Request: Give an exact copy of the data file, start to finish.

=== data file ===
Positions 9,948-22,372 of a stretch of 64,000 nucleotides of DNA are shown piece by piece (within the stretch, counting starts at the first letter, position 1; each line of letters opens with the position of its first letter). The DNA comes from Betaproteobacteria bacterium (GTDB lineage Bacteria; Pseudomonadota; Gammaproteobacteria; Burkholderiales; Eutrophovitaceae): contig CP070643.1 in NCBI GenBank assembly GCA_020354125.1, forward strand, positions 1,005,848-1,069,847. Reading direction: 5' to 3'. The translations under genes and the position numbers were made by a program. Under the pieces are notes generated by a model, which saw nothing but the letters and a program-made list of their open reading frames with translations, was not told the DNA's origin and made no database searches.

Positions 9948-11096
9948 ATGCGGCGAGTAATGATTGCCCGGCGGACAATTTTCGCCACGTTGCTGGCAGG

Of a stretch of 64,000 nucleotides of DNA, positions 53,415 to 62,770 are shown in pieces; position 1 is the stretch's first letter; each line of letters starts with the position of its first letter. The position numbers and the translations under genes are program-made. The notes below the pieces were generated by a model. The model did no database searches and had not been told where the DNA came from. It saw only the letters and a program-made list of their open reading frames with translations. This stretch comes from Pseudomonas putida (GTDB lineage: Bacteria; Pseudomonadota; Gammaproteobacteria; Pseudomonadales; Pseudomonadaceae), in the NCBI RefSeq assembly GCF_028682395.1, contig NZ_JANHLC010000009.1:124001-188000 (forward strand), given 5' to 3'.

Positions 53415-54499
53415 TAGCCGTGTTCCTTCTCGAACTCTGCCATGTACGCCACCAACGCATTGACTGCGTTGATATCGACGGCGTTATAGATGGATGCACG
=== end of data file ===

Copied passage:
Positions 9,948-22,372 of a stretch of 64,000 nucleotides of DNA are shown piece by piece (within the stretch, counting starts at the first letter, position 1; each line of letters opens with the position of its first letter). The DNA comes from Betaproteobacteria bacterium (GTDB lineage Bacteria; Pseudomonadota; Gammaproteobacteria; Burkholderiales; Eutrophovitaceae): contig CP070643.1 in NCBI GenBank assembly GCA_020354125.1, forward strand, positions 1,005,848-1,069,847. Reading direction: 5' to 3'. The translations under genes and the position numbers were made by a program. Under the pieces are notes generated by a model, which saw nothing but the letters and a program-made list of their open reading frames with translations, was not told the DNA's origin and made no database searches.

Positions 9948-11096
9948 ATGCGGCGAGTAATGATTGCCCGGCGGACAATTTTCGCCACGTTGCTGGCAGG

Of a stretch of 64,000 nucleotides of DNA, positions 53,415 to 62,770 are shown in pieces; position 1 is the stretch's first letter; each line of letters starts with the position of its first letter. The position numbers and the translations under genes are program-made. The notes below the pieces were generated by a model. The model did no database searches and had not been told where the DNA came from. It saw only the letters and a program-made list of their open reading frames with translations. This stretch comes from Pseudomonas putida (GTDB lineage: Bacteria; Pseudomonadota; Gammaproteobacteria; Pseudomonadales; Pseudomonadaceae), in the NCBI RefSeq assembly GCF_028682395.1, contig NZ_JANHLC010000009.1:124001-188000 (forward strand), given 5' to 3'.

Positions 53415-54499
53415 TAGCCGTGTTCCTTCTCGAACTCTGCCATGTACGCCACCAACGCATTGACTGCGTTGATATCGACGGCGTTATAGATGGATGCACG